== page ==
Wearable Computing: Are Cyborgs the Future?

Google Glass is scheduled to hit consumer markets in 2014, but one person, Professor Steve Mann, has been using optical head-mounted computers since 1980. Unlike Google Glass, Mann’s EyeTap Digital Glass has become a more or less permanent fixture of his life. The EyeTap Digital Glass is often attached to Mann’s head via nodes.

The evolution of Mann’s technology over the last 30 years demonstrates the drastic changes that we can expect in wearable computing in the upcoming 30 years. Google Glass is poised to kick off mainstream usage in the near future, but its current ungainly and unstylish (in this writer’s opinion) appearance will without a doubt steadily become less obtrusive with future developments.

Many scholars and industry leaders hypothesize that wearable computing, much like mobile computing, will become a standard part of life.  Mary Lou Jepson, the head of the display division for Google X, states that “wearable computers are ‘a way of amplifying you,’ saying that for years she felt that a laptop is an extension of her mind. ‘It’s coming. I don’t think it’s stoppable,’ she said of wearable devices like Glass, adding that it makes it much faster to do things like take photos, and ‘you become addicted to the speed of it, and it lets you do more fast and easily.’”[1]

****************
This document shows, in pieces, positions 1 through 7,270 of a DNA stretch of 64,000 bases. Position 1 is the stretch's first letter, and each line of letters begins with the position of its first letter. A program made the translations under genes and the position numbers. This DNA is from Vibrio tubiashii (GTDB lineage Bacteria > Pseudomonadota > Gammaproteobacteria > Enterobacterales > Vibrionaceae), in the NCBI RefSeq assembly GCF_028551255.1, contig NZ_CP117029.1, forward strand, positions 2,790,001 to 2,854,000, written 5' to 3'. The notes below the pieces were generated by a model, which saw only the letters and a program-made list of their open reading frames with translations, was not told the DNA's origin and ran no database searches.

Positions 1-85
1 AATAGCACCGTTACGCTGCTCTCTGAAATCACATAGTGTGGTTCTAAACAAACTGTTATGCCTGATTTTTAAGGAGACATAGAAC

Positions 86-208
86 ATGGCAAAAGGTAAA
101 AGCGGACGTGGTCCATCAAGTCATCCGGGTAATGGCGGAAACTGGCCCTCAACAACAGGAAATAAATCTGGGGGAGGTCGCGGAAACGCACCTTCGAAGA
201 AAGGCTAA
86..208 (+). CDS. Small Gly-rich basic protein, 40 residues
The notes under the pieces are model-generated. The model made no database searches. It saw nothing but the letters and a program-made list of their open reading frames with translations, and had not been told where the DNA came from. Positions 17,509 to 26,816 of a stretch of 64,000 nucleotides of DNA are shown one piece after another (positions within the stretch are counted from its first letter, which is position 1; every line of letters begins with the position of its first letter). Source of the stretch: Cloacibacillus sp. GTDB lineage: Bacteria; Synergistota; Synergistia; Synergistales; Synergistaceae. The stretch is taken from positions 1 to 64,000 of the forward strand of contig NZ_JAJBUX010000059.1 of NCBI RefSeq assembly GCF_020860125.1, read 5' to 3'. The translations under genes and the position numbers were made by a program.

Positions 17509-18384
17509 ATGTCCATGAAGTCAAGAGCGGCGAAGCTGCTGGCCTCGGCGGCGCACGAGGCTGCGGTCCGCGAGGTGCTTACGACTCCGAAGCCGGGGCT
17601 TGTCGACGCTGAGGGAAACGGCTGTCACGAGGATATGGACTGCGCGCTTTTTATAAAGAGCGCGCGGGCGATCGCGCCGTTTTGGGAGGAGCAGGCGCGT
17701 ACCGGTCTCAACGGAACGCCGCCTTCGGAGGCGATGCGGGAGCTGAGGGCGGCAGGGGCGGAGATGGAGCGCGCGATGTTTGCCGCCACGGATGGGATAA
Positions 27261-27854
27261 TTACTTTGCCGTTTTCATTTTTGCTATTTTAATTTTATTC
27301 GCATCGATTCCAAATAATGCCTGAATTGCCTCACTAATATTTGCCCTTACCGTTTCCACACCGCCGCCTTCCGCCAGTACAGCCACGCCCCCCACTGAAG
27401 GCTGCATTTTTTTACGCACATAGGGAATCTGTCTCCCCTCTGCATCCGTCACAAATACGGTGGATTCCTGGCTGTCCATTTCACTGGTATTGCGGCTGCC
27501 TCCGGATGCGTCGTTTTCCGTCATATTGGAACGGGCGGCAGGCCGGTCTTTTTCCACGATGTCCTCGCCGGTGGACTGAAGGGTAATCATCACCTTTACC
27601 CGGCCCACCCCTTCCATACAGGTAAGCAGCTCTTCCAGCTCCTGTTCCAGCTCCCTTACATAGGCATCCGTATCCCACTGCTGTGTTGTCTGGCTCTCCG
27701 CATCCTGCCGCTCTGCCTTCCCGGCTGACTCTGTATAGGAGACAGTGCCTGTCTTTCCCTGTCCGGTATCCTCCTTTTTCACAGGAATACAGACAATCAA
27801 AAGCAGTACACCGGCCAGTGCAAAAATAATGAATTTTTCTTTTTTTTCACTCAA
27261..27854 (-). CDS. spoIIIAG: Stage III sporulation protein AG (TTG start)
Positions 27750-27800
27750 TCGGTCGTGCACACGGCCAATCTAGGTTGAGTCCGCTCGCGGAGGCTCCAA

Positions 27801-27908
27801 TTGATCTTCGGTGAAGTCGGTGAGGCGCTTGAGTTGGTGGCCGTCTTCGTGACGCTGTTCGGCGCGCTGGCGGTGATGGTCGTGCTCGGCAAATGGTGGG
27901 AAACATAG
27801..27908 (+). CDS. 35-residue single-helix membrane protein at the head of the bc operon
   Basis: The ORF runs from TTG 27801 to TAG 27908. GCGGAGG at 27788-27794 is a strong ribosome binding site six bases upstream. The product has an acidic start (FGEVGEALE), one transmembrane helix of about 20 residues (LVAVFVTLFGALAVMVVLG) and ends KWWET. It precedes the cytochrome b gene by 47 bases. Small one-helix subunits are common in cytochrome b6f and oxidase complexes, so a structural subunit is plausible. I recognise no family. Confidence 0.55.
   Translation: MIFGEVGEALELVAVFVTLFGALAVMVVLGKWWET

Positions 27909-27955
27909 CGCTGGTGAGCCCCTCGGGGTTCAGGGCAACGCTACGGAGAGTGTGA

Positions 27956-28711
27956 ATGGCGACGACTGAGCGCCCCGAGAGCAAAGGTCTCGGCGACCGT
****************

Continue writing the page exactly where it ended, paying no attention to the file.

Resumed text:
Perhaps the most exciting part of wearable computing comes not from these devices themselves, but from their future potential. Mann, for example, suggests that wearable computers could be used as a sort of extended memory to aid people with Alzheimer’s. Similarly, apps are already in development that can identify and display people’s emotions, which could be beneficial to people with Autism.

Like with any new technology, difficult questions will have to be addressed, such as privacy, safety, and social implications. Wearable technology is designed to go with you everywhere, always. This could leave you extremely vulnerable if cybercrime were to also make the leap into wearable computing – and it will. Do we really want just anyone to have access to a video stream of our life? Of course not! Do the benefits outweigh the risks? Probably. I see wearable computing as a field with the potential to help a great number of people, and in today’s technology-hungry world it seems unlikely that wearable computing won’t be adopted. However, I also struggle with current levels of connectivity. The desire to remain constantly connected with others is a natural human feature, but I also feel like we lose a little bit of ourselves when we lose the ability to disconnect. Wearable computing has a lot to offer, but as for myself, I think I’ll wait a little while before strapping the internet to my face.


[1] Rachel Metz, “Google X Display Guru Says Wearable Computing Is Unstoppable,” MIT Technology Review, 11 October 2013, accessed 16 October 2013 at http://www.technologyreview.com/view/520231/google-x-display-guru-says-wearable-computing-is-unstoppable/

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